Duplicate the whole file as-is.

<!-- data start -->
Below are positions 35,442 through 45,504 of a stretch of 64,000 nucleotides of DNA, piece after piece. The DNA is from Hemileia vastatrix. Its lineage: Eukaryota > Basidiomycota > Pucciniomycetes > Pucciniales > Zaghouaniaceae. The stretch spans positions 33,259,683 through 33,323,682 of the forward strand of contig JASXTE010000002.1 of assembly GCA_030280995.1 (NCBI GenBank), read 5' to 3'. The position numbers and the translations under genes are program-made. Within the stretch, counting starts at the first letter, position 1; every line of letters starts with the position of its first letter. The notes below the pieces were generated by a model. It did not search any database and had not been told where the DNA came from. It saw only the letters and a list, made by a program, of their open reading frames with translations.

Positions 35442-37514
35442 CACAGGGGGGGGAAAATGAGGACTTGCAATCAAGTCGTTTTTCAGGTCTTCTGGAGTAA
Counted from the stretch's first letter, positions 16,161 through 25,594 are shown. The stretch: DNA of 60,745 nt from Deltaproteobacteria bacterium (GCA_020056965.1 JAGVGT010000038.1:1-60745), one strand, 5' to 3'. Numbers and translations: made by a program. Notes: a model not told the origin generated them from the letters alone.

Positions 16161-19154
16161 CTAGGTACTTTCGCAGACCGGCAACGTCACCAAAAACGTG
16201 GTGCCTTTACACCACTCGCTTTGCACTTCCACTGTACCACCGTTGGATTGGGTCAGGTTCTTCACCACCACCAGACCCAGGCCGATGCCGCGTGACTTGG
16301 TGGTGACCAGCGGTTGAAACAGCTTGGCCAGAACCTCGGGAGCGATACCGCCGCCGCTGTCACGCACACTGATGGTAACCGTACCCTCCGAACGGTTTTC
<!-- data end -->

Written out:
Below are positions 35,442 through 45,504 of a stretch of 64,000 nucleotides of DNA, piece after piece. The DNA is from Hemileia vastatrix. Its lineage: Eukaryota > Basidiomycota > Pucciniomycetes > Pucciniales > Zaghouaniaceae. The stretch spans positions 33,259,683 through 33,323,682 of the forward strand of contig JASXTE010000002.1 of assembly GCA_030280995.1 (NCBI GenBank), read 5' to 3'. The position numbers and the translations under genes are program-made. Within the stretch, counting starts at the first letter, position 1; every line of letters starts with the position of its first letter. The notes below the pieces were generated by a model. It did not search any database and had not been told where the DNA came from. It saw only the letters and a list, made by a program, of their open reading frames with translations.

Positions 35442-37514
35442 CACAGGGGGGGGAAAATGAGGACTTGCAATCAAGTCGTTTTTCAGGTCTTCTGGAGTAA
Counted from the stretch's first letter, positions 16,161 through 25,594 are shown. The stretch: DNA of 60,745 nt from Deltaproteobacteria bacterium (GCA_020056965.1 JAGVGT010000038.1:1-60745), one strand, 5' to 3'. Numbers and translations: made by a program. Notes: a model not told the origin generated them from the letters alone.

Positions 16161-19154
16161 CTAGGTACTTTCGCAGACCGGCAACGTCACCAAAAACGTG
16201 GTGCCTTTACACCACTCGCTTTGCACTTCCACTGTACCACCGTTGGATTGGGTCAGGTTCTTCACCACCACCAGACCCAGGCCGATGCCGCGTGACTTGG
16301 TGGTGACCAGCGGTTGAAACAGCTTGGCCAGAACCTCGGGAGCGATACCGCCGCCGCTGTCACGCACACTGATGGTAACCGTACCCTCCGAACGGTTTTC